AMD Reports 2017 Profitability, Plans Spectre-Proof Zen 2 Chips

Sales of microprocessors for computing and graphics shot up dramatically for AMD in 2017, pushing the company from operating income losses into profitability, executives said yesterday during the Q4 and 2017 earnings call.

President and CEO Lisa Su (pictured above) said 2017 represented "a key product and financial inflection point for AMD" that showed the three-year-old strategic plan to reshape the company was paying off. In addition to strong sales for computing and graphics chips, AMD saw steady revenues last year in the server and enterprise markets, she said.

Su noted that AMD continues to work with partners to roll out CPU and microcode patches for Spectre, one of two major chip-level vulnerabilities that came to light earlier this month. Over the longer term, the company plans to come out with redesigned processor cores that address Spectre at the hardware level, she added.

Zen 2 Redesigned for Spectre

Spectre and Meltdown, which stem from how microprocessors manage kernel memory, affect practically all chips produced by Intel over the past two decades, as well as those from Apple. CPUs from AMD and ARM are vulnerable only to Spectre.

"For Spectre Variant 1, we continue actively working with our ecosystem partners on mitigations, including operating system patches that have begun to roll out," Su said during yesterday's earnings call. "We continue to believe that Variant 2 of Spectre is difficult to exploit on AMD processors."

Su added that AMD is working over the longer term to incorporate changes into its processor cores that will prevent Spectre-like exploits. The first of those redesigned chips to arrive on the market will be the Zen 2, a 7-nanometer-based, x86 processor, she said.

2018 a 'Defining Year for Server Business'

AMD's 2017 revenues totaled $5.33 billion, a 25-percent increase over 2016 revenues. Senior vice president, CFO and Treasurer Devinder...

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AMD Reports 2017 Profitability, Plans Spectre-Proof Zen 2 Chips

Sales of microprocessors for computing and graphics shot up dramatically for AMD in 2017, pushing the company from operating income losses into profitability, executives said yesterday during the Q4 and 2017 earnings call.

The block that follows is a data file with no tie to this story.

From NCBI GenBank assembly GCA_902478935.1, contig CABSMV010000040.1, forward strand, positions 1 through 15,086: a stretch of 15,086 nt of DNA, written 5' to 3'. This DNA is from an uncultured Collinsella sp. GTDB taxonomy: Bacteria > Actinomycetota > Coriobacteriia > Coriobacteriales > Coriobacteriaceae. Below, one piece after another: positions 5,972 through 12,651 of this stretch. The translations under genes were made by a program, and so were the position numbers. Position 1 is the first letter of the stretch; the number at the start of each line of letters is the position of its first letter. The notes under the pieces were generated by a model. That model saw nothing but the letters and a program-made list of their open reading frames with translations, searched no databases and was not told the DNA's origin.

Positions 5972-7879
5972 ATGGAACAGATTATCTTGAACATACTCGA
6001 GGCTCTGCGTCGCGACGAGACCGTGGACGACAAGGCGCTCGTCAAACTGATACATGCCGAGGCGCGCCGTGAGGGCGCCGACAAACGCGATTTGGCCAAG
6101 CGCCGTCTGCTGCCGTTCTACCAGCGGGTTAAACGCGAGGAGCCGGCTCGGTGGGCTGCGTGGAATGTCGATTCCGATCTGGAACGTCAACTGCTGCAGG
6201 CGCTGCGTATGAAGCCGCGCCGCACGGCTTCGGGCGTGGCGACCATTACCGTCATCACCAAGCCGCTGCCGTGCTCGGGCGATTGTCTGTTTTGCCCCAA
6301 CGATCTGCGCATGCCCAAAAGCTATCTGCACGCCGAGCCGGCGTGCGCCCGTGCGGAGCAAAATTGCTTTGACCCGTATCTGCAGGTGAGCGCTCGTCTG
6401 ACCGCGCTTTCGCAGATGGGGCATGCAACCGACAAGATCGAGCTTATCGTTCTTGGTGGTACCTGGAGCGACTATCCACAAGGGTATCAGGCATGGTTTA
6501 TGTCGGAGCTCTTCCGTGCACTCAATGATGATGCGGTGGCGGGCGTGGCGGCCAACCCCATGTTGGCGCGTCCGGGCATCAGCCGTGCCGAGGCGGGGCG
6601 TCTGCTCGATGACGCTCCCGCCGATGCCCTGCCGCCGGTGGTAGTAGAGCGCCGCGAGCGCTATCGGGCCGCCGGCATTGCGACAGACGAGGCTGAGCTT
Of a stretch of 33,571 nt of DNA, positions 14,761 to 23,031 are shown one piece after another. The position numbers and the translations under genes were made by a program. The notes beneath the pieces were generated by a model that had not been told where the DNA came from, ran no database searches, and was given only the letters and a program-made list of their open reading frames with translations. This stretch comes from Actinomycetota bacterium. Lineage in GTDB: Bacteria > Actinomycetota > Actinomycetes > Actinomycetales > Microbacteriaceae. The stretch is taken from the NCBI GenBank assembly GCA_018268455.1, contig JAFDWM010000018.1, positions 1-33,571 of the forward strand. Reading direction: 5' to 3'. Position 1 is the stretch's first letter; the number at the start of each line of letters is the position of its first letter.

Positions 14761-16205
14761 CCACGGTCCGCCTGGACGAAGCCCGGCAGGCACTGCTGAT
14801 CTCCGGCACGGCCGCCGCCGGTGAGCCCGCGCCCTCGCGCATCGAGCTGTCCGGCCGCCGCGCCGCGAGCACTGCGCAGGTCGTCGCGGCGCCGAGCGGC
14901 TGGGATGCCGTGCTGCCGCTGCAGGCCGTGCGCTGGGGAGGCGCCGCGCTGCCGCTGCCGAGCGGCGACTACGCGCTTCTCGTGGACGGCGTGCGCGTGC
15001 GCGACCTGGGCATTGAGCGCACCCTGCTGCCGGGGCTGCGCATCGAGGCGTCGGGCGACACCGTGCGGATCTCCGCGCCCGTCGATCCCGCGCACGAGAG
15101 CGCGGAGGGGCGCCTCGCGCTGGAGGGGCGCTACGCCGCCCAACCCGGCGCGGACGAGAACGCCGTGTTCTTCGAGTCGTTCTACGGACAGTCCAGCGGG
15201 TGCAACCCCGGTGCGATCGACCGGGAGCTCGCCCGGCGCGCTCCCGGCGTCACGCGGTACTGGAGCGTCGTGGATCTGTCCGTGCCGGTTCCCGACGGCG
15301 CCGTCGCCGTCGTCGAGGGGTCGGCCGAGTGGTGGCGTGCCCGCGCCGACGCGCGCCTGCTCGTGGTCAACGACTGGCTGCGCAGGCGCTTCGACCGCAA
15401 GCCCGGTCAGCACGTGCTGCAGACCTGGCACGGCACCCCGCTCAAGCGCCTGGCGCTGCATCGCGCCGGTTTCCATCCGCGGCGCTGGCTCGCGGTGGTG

President and CEO Lisa Su (pictured above) said 2017 represented "a key product and financial inflection point for AMD" that showed the three-year-old strategic plan to reshape the company was paying off. In addition to strong sales for computing and graphics chips, AMD saw steady revenues last year in the server and enterprise markets, she said.

Su noted that AMD continues to work with partners to roll out CPU and microcode patches for Spectre, one of two major chip-level vulnerabilities that came to light earlier this month. Over the longer term, the company plans to come out with redesigned processor cores that address Spectre at the hardware level, she added.

Zen 2 Redesigned for Spectre

Spectre and Meltdown, which stem from how microprocessors manage kernel memory, affect practically all chips produced by Intel over the past two decades, as well as those from Apple. CPUs from AMD and ARM are vulnerable only to Spectre.

"For Spectre Variant 1, we continue actively working with our ecosystem partners on mitigations, including operating system patches that have begun to roll out," Su said during yesterday's earnings call. "We continue to believe that Variant 2 of Spectre is difficult to exploit on AMD processors."

Su added that AMD is working over the longer term to incorporate changes into its processor cores that will prevent Spectre-like exploits. The first of those redesigned chips to arrive on the market will be the Zen 2, a 7-nanometer-based, x86 processor, she said.

2018 a 'Defining Year for Server Business'

AMD's 2017 revenues totaled $5.33 billion, a 25-percent increase over 2016 revenues. Senior vice president, CFO and Treasurer Devinder...

Comments are closed.